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Step by step – Painting a Sweet Pea

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I’m currently working on a series of sketchbook style illustrations of common cultivated garden plants (like the sweet pea); there’s a possibility these will illustrate a book on foraging in the garden in the next year or so.

One of the plants needing illustrating was the sweet pea.  While visiting a friend, I espied her sweet peas, and immediately begged some of the dark purple and bright red-pink ones from her.  I ended up with an enormous bunch of flowers as well (thanks to Layla who runs The Majestic Bus, a wonderful converted bus where you can stay, in the gorgeous hills near us in Hay); but the sweet peas went straight into the fridge to stay fresh until I could draw them the next day.

Getting ready to paint the Sweet pea

If you put cut plants into a closed plastic bag in the fridge, with a paper towel wet with water, it really extends their lives and keeps them fresh for illustrating.  Plants, paper and pencil ready, and most important of all, the cup of tea.  Good to go.

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Getting ready to paint

 

Drawing up the Sweet pea in pencil

The first step is to draw the plant in pencil (I use pentel P205 mechanical pencils).  Keeping the line crisp and simple helps avoid mess when you work into the illustration with watercolour.

sweetpea, sweet pea, Step by step, process, tutorial, how to, art teaching, art tutorial, sxs, sketchbook, sketchbook study,
Drawing up the plant in pencil, considering composition

 

When you draw a plant, it’s vital to think about its position on the page and the composition, as well as copying the plant itself.  I spend a while choosing what angle to draw the flower at; one that not only shows the aspects and form of the plant, but which is also aesthetically pleasing.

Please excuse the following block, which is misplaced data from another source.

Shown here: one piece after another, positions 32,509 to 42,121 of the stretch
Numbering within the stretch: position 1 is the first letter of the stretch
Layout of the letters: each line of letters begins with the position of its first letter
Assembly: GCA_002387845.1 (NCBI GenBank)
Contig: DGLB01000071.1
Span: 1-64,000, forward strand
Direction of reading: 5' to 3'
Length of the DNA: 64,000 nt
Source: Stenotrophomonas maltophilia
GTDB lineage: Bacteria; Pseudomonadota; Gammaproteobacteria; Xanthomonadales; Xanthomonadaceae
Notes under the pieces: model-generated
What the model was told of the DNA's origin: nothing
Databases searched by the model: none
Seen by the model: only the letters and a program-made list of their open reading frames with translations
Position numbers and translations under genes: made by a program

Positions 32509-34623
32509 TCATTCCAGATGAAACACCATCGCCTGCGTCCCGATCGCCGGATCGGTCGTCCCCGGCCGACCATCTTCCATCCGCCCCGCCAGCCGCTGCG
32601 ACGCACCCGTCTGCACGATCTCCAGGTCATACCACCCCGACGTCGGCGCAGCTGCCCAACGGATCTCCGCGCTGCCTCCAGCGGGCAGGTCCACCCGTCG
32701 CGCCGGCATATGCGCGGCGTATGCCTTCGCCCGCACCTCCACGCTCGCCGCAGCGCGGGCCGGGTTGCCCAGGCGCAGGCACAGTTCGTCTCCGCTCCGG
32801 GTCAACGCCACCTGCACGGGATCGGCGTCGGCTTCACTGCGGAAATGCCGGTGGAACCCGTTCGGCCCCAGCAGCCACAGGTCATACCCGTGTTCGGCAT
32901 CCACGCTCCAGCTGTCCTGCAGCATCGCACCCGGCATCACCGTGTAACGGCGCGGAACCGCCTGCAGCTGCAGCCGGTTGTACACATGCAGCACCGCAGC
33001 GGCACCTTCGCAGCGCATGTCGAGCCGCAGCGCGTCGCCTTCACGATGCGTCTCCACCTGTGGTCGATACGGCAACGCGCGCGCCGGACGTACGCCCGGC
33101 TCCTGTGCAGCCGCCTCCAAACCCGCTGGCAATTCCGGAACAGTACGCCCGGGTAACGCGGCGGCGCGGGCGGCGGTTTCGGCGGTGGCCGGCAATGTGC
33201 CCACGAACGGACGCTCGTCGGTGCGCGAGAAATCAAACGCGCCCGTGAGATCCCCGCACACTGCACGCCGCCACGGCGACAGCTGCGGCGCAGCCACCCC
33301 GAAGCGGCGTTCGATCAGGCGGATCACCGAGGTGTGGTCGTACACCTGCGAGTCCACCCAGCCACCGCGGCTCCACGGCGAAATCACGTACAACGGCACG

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Sweet pea with pencil line drawing

As you can tell, it’s the twirly tendrils on this sweet pea that I particularly loved drawing.

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Adding a second flower head, looking at venation in more detail

 

I also wanted to look at one of the pink sweetpeas, but decided this would be a study of the venation within the petals; a line drawing in watercolour, if you will.  This helps if asked to draw a sweet pea again; once the purple ones are complete, some of the detail will be swallowed up in the dark colours.

Getting going on the colour: Painting the stem

 

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Paintbox full of purples to add accent to the stem

 

This is my trusty paintbox (what a mess) with me mixing up some purple to go into the green on the stem.  I favour Winsor & Newton paints, and much prefer using Winsor & Newton series 7 brushes to any other sort.

sweetpea, sweet pea, Step by step, process, tutorial, how to, art teaching, art tutorial, sxs, sketchbook, sketchbook study,

Having put down the initial green on the stem and calyx, I work into it, adding the flush of purple.  I try to keep my colours fresh and light, and don’t erase the pencil in these sketchbook studies, which gives me a little more freedom with the paint as it doens’t have to delineate any edges.

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More detail on the stem and calyx, this is alizarin crimson and purple lake, with a touch of vandyke brown.

sweetpea, sweet pea, Step by step, process, tutorial, how to, art teaching, art tutorial, sxs, sketchbook, sketchbook study,

I simply loved painting these tendrils, the way they knot and twist is fascinating.  A simple green line either side then a very pale top wash suffices.  Here I’m adding some darker areas; the green mixed with prussian blue and purple.

Painting the Sweet pea petals

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I start the flowers by plotting the veins, and working up a network of darker lines where the petals are deepest in colour.  This purple is alizarin crimson, purple lake, a touch of vandyke brown, and some violet doctor martin inks which add real kick to the mix.

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Both flowers have now been drawn in paint.